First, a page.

Again, framing the narrative, but also casting the actions of Sullivan as both fair and reasonable, and in the interests of justice.  Or, as they put it in the next paragraph but one, citing the governments own brief:  "Rule 48 does not require Judge Sullivan to serve as a mere rubber stamp."

The question before this Court is whether it should short-circuit this process, forbid even a limited inquiry into the government’s motion, and order that motion granted. The answer is no. Mandamus is an extraordinary remedy that should be denied where the district court has not actually decided anything. The government’s motion is pending before Judge Sullivan and could well be granted, so Mr. Flynn can obtain the exact relief he seeks through ordinary judicial process.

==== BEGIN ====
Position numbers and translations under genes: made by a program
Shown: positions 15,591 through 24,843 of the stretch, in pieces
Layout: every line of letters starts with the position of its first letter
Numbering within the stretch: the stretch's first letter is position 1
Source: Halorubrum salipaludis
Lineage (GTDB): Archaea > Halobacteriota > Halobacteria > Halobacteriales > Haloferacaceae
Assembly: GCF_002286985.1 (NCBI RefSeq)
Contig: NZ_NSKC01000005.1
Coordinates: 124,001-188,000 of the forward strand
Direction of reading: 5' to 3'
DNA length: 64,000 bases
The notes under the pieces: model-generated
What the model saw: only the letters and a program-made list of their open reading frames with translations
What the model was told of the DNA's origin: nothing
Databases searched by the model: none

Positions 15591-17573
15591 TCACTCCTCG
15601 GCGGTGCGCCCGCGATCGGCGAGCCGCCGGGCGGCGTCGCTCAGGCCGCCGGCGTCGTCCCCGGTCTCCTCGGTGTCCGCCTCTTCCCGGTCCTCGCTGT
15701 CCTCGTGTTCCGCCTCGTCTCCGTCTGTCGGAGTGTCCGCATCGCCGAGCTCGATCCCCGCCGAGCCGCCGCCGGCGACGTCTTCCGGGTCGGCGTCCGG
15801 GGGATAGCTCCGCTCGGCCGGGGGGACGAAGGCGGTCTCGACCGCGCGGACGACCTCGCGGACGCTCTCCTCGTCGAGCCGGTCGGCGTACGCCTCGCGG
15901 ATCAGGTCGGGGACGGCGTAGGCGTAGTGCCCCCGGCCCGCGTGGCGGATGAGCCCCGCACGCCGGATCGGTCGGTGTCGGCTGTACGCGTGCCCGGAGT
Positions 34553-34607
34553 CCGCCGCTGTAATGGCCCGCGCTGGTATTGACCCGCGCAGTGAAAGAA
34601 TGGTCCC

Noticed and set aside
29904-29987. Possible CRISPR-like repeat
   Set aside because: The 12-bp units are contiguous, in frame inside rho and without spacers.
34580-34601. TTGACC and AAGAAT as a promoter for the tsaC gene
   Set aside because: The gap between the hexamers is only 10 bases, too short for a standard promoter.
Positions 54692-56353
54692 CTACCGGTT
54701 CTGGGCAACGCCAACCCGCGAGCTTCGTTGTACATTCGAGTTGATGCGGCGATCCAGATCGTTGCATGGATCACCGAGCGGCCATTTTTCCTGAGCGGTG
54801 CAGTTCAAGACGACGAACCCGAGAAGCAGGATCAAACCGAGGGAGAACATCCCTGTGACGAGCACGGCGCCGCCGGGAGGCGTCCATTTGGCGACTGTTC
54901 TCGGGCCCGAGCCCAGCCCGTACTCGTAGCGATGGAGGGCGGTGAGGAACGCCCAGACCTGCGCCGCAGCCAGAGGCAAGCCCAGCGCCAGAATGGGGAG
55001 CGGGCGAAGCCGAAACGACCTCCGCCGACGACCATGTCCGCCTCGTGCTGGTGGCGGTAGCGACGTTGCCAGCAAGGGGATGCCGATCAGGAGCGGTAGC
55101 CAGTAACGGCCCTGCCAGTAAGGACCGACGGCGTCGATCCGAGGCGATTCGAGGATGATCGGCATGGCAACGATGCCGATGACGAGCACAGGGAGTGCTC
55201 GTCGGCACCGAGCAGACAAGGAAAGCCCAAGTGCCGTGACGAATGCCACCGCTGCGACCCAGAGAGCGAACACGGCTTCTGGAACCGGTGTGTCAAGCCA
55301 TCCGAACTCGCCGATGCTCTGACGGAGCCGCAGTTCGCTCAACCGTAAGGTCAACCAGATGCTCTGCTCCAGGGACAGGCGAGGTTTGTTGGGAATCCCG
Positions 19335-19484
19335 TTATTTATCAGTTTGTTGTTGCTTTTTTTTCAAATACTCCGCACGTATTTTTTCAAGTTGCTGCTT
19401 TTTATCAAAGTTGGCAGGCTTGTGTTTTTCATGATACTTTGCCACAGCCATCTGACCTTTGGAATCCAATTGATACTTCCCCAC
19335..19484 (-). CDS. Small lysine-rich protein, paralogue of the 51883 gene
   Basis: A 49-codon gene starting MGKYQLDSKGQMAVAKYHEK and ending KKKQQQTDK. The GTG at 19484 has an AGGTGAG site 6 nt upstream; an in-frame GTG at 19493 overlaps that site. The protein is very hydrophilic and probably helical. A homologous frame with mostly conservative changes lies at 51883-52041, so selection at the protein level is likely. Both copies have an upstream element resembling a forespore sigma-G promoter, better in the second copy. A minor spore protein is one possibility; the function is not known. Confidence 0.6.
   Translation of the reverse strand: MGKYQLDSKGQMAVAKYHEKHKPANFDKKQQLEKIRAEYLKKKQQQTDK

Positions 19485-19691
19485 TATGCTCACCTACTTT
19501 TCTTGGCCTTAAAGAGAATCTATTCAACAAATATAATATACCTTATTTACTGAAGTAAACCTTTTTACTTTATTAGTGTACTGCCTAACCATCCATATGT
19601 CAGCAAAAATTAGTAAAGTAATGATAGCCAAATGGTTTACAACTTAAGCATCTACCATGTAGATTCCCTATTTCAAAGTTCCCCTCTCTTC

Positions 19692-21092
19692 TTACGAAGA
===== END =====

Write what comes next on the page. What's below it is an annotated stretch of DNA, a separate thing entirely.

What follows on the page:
Mandamus is the root of our word "mandate."  It is an order of a superior court directing an inferior court to take certain actions because it has acted in error.   It is commonly used where an interlocutory appeal is appropriate, as when a court has taken action injurious to the moving party, before a final order in the case has been entered.  Flynn is, basically, seeking an order from the Appellate court directing the trial court to enter a final order, an order of dismissal.  The basic argument in this paragraph (but not the only one in the brief) is that it's too early for a mandamus action, that Flynn may yet get what he wants and until he does, the Appellate Court has nothing to do here.  Which is almost a jurisdictional argument (lack of jurisdiction cuts off anything a court can be asked to do, or try to do); the fact it isn't the primary or strongest argument in this brief tells you something about this brief.  But it's a point they pick up again two paragraphs later: